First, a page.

4. The crucial question in this case, as in most cases where identification evidence alone is available is obviously a question whether in the circumstances prevailing at the time of the dacoity the witnesses could be reasonably expected to notice the features of the culprits whom they saw. I have considered the evidence of the witnesses and have given very careful consideration to the arguments urged by the leaned counsel. Gajadhar Misir is a person in whose house the dacoity took place. Ram Kripal is his cousin. Baijnath Kandu is a servant of Gajadhar Misir. These three witnesses were the inmates of the house dacoited. According to the evidence, the dacoity continued for quite a long time and property worth a very substantial amount, which is described in the list, Ex. P-2, was taken away by the dacoits. Again, according to the prosecution evidence, a number of electric torches were used by the culprits at the time of the commission of the crime. It is perfectly true, as the leaned Counsel for the appellants has contended, that if an electric torch is flashed on the faces of the victims, obviously those persons (victims) would be unable to identify the person or persons flashing the electric torches; but there is nothing to indicate that that is what actually happened in this case. One would expect that such an incident would be very rare. Electric torches or any other light carried by the culprits, who proceed to commit a dacoity on a dark night, is taken by the culprits in order primarily to help them in finding their way about both outside and inside the house dacoited. It would, therefore, be flashed to discover the things inside the house or inside the room or rooms. It follows, therefore, that if a number of electric torches are simultaneously used by quite a number of persons while the dacoity is in progress, the witnesses who are in close proximity to the culprits can and may very probably have noticed the features of the culprits. It seems, therefore, that unless reasons are indicated Which would show that a particular witness in spite of such light was unable to identify, there would hardly be any reason for distrusting his testimony on this ground alone. Leaned Counsel has very strongly pressed that, in view of certain rulings given by High Courts other than our own, it is wholly unsafe to accept the testimony of witnesses who go to the identification parade after the lapse of a period of some months from the date of the commission of the dacoity. Leaned Counsel has referred me to the case in Dwarka Singh v. Emperor ('47) 34 A.I.R. 1947 Pat. 107 Again reference has been made to Hazara Singh v. Emperor ('47) 34 A.I.R. 1947 Pat. 157. Reference has also been made to Chanan Singh v. Emperor ('33) 20 A.I.R. 1933 Lah. 299. These are all cases which, to my mind, do-not purport to lay down any principle which t divorced from the facts of those individual cases, can be of any help in deciding whether or not a certain set of witnesses who say that they have-identified a particular accused or a group of accused persons should be believed. It is obviously a question of believing or not believing a set of witnesses. Again, this must obviously be a question depending upon the facts and circumstances of each case. The leaned Judges, who have decided the cases to which my attention has been drawn, felt that in the circumstances of those-cases as disclosed by the evidence, they were unable to place any reliance on the testimony of those witnesses. To say the least, to lay down a hard and fast rule, with regard to the period of time which may elapse between the commission of a crime and the identification of the culprits, would be to impose an arbitrary rule which neither common sense nor the statute of law of evidence can or would justify. If there were such. a rule, it would be the easiest thing for a culprit to avoid his arrest for a certain period of time and then turn up with confidence that he can go with impunity because of the lapse of the requisite period of time.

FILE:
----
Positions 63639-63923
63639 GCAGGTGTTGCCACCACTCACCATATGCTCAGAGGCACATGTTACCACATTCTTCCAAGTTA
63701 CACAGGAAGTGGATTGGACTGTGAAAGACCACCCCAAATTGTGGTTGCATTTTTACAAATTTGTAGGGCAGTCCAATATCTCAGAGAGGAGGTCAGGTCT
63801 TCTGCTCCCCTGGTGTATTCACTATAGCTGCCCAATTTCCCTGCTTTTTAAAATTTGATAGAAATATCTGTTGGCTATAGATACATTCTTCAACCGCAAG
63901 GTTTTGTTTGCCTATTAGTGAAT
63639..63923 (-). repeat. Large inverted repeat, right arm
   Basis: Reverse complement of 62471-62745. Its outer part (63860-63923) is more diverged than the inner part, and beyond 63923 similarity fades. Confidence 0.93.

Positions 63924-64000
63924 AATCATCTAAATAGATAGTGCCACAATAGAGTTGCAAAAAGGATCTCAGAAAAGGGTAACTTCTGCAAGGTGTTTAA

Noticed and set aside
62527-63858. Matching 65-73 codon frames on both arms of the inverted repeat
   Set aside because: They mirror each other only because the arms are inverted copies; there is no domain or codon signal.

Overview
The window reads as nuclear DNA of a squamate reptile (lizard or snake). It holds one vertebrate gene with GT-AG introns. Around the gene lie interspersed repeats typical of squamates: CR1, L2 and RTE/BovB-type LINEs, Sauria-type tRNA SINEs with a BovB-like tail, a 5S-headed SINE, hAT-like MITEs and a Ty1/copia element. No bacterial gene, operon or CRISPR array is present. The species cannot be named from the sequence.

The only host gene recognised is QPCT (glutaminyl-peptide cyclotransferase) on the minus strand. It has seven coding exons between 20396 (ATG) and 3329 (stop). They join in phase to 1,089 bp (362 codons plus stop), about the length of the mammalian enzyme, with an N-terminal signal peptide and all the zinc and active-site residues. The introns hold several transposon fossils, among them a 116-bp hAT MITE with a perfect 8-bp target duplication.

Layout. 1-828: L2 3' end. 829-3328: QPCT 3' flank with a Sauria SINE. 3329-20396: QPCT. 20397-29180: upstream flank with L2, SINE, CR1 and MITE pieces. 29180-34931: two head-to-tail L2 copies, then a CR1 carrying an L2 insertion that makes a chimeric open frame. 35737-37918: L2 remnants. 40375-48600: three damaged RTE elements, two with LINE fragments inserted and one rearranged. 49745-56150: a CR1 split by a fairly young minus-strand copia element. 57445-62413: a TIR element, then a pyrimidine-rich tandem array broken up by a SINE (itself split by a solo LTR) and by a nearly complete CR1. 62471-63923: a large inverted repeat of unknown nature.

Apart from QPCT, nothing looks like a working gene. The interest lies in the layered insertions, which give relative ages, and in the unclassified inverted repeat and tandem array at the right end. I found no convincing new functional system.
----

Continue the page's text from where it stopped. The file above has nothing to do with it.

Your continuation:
5. I have considered the evidence of these five witnesses against each one of the appellants and I am fully satisfied that the leaned Judge has very rightly believed this evidence and convicted the appellants. The sentence of seven years rigorous imprisonment passed upon each of the appellants is, in my opinion, in no way excessive inasmuch as it was a very serious case of an armed dacoity.
6. The result, therefore, is that the appeal of both the appellants is dismissed.